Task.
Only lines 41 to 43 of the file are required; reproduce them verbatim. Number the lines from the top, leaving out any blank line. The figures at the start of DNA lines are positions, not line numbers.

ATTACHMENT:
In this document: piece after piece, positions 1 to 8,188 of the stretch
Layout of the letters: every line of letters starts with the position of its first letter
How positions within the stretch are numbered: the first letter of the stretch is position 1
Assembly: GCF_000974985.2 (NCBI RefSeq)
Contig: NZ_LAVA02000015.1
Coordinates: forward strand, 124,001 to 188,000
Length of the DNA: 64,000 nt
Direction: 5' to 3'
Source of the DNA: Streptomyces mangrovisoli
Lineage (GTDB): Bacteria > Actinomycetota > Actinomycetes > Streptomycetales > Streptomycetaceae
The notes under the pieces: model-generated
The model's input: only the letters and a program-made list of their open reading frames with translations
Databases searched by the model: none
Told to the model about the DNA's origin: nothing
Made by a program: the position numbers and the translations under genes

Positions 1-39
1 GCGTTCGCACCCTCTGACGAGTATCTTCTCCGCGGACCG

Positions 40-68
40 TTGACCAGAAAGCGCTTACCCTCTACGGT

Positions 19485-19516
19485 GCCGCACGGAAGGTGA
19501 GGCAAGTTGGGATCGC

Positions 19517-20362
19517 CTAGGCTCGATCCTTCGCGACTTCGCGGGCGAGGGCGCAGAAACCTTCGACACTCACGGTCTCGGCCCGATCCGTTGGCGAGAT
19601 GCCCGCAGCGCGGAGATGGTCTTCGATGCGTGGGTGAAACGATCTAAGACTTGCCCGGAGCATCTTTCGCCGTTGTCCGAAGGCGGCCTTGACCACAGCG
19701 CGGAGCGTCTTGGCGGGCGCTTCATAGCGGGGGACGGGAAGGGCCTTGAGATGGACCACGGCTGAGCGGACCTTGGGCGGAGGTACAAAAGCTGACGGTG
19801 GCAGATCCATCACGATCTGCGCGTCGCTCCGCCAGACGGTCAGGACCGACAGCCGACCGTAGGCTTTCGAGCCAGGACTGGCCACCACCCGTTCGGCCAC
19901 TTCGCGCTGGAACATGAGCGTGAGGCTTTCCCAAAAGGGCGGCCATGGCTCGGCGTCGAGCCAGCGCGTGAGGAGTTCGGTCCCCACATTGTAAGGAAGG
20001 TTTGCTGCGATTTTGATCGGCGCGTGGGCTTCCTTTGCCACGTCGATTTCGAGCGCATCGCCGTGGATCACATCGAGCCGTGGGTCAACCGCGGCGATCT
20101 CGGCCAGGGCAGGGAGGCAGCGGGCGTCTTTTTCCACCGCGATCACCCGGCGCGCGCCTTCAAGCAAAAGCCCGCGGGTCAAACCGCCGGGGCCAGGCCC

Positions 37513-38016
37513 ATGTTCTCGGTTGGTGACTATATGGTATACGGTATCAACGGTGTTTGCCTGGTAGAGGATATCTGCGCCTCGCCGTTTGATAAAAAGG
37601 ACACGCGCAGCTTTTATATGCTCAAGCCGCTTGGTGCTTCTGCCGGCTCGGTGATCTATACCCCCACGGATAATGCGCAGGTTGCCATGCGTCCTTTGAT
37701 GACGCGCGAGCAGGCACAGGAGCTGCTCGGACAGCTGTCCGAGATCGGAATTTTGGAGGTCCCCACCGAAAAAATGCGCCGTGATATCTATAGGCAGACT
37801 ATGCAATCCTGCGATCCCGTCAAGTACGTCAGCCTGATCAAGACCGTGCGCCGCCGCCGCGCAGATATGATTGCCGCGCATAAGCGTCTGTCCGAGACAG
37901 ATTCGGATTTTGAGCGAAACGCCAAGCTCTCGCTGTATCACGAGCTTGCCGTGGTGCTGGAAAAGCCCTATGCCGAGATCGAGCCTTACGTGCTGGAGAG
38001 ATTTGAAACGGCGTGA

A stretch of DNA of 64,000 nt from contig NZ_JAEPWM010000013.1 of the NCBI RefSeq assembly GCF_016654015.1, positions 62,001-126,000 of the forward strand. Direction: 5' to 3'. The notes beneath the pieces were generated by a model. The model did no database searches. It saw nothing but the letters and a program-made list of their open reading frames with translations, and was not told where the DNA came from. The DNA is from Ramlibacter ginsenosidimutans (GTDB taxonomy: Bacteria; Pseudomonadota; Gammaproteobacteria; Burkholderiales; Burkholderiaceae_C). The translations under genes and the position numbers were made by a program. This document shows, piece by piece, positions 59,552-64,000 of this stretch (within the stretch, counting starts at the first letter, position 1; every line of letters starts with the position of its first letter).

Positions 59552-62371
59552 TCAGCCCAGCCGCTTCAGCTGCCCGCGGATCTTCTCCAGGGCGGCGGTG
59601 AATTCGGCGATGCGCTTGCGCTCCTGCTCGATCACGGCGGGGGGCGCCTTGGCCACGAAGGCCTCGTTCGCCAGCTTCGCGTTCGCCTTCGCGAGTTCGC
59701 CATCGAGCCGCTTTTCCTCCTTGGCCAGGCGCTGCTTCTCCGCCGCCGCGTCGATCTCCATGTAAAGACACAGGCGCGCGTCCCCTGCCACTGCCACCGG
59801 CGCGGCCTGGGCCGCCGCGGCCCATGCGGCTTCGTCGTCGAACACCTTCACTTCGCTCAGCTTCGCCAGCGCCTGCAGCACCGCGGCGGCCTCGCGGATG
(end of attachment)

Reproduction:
59601 AATTCGGCGATGCGCTTGCGCTCCTGCTCGATCACGGCGGGGGGCGCCTTGGCCACGAAGGCCTCGTTCGCCAGCTTCGCGTTCGCCTTCGCGAGTTCGC
59701 CATCGAGCCGCTTTTCCTCCTTGGCCAGGCGCTGCTTCTCCGCCGCCGCGTCGATCTCCATGTAAAGACACAGGCGCGCGTCCCCTGCCACTGCCACCGG
59801 CGCGGCCTGGGCCGCCGCGGCCCATGCGGCTTCGTCGTCGAACACCTTCACTTCGCTCAGCTTCGCCAGCGCCTGCAGCACCGCGGCGGCCTCGCGGATG